When I was growing up in Chicago, I loved these sandwiches. They were sold in restaurants and curbside stands primarily on the south side of the city. I learned the traditional recipe to these from a friend of the Scala family; they’re the ones credited with the invention of this tasty sandwich around the turn of last century.
The traditional method takes about 5 hours and is rather labor intensive. My version actually takes longer; however, using the slow cooker makes the process easier; just set it, and forget it.
1Chicago Italian Beef Sandwiches
As the story goes: Italian Beef Sandwiches were created over 100 years ago, on the South Side of Chicago in the Italian neighborhoods around the now defunct Stockyards. The classic Chicago Italian Beef Sandwich is a unique, drippy, messy variation on the French Dip Sandwich. It can be found in hundreds of places around the city but rarely can you find it outside of Chicago.
The recipe was popularized by Pasquale Scala, a South Side butcher and sausage maker. During the Depression food was scarce and Scala’s thinly sliced roast beef on a bun with gravy and fried peppers took off.
His family still runs a business that supplies the ingredients to the sandwiches to restaurants and curbside vendors around the Southside of the city.
2Gather your ingredients.
3Chef’s Tip: I use a chuck roast because it shreds very easily, and tastes good, to boot. Plus it's the traditional cut of beef still used today, by the Scala family.
4Add the beef stock and vinegar to a saucepan, and bring to a boil.
5Add about 2.5 tablespoons of the dry spices, (don't forget the bay leaf) then reduce the heat and lightly simmer, uncovered, for 10 minutes.
Take the remainder of the dry spices, place into an airtight container, and reserve for another use.
6Chef's Note: The goal here is not to lose too much liquid, but to infuse the flavors of the spices into the beef stock. A light simmer with hardly any movement in the liquid is all you need. But it's an important step, so don't skip it.
7Place the roast into the slow cooker and pour the hot liquid over the roast.
8Cook on low for 10 hours.
9Chef’s Note: Keep some additional beef broth on hand. If the roast begins to lose too much moisture, add more. As long as the roast is covered in liquid, you're fine.
10At the 8-hour mark, remove the beef from the liquid, and discard the bay leaf.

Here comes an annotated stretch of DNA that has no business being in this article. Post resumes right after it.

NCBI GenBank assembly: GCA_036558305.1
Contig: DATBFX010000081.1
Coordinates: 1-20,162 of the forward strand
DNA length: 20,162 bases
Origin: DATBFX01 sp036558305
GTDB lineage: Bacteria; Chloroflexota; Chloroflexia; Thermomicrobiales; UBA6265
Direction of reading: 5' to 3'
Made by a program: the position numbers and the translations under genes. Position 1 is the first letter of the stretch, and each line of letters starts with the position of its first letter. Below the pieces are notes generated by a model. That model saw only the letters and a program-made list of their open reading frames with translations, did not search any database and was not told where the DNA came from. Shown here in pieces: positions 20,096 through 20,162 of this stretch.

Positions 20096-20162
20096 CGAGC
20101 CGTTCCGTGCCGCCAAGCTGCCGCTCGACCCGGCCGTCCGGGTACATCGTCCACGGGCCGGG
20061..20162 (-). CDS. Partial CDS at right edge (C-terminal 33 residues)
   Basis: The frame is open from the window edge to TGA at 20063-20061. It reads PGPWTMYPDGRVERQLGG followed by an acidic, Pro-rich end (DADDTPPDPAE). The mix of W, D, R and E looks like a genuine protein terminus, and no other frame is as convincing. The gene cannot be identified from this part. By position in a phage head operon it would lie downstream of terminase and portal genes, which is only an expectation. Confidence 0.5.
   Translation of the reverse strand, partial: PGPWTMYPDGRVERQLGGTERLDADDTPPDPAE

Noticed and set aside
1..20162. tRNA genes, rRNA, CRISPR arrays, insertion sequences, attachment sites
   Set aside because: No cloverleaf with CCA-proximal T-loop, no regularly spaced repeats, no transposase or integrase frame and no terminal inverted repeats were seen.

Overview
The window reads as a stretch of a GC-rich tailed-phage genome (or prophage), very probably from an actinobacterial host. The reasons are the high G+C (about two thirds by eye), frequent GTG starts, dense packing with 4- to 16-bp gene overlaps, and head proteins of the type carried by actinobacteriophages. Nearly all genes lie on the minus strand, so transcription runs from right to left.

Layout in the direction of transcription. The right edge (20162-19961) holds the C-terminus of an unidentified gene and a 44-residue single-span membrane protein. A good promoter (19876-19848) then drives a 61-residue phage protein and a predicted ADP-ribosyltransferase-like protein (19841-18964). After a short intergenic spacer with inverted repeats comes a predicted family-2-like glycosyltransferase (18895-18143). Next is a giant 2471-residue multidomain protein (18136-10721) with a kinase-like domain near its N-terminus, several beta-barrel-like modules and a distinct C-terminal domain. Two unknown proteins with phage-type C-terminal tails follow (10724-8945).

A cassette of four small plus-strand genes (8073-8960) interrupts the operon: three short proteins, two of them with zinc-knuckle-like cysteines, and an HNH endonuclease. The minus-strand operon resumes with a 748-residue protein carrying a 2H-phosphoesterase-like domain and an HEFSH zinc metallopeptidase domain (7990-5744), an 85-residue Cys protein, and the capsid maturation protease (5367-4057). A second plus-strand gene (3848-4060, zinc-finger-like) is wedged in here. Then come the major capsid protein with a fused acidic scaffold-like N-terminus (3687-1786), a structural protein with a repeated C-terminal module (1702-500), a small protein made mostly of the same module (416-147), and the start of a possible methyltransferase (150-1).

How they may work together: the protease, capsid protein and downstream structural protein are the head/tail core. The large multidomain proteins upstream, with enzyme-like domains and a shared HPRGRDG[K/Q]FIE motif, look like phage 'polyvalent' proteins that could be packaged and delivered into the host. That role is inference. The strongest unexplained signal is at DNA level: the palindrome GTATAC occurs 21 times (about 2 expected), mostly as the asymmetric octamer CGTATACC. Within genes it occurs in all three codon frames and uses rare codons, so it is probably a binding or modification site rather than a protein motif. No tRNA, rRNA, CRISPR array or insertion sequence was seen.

11Using a sharp knife, slice the beef, against the grain as thinly as possible, or shred it using two forks; whatever method you choose. In Chicago, I’ve had it served both ways, and both are wonderful.
12Return the beef to the liquid in the slow cooker and allow it to continue to cook on low for an additional 2 hours, for a total of 10 hours.
13Chef’s Note: If you’re using your slow cooker on high, remove the beef and shred at the 3-hour mark, and then continue to cook for an additional hour, for a total of 4 hours; however, the beef will have a richer flavor if you go low and slow.
14Chef’s Tip: If you want it a bit hotter, when you take the beef out to shred, throw in a couple of sliced peppers (your choice), and let them cook with the beef for those final hours.
15Serve on some nice toasted hoagie rolls, and add a lot of that wonderful sauce. The bread will soak it up, and it will be divine. In Chicago they say: The wetter, the better" when it comes to Italian Beef Sandwiches.
16Chef’s Note: Whatever bread you choose, it’s important that it have “wet” strength, so that it doesn’t fall apart and turn into beef-gravy panade.
17Chef’s Note: Additional toppings include: sautéed mushrooms, sliced onions, additional chili peppers; maybe some cheese… go for it.
18Serve with some chips, a side salad, or just solo. Oh, and don’t forget to include lot of napkins. Enjoy.
19Additional Serving Suggestion: Put the beef over rice, and pour on the sauce... lip-smacking good. The photo is a bit blurred, but it still tasted good.
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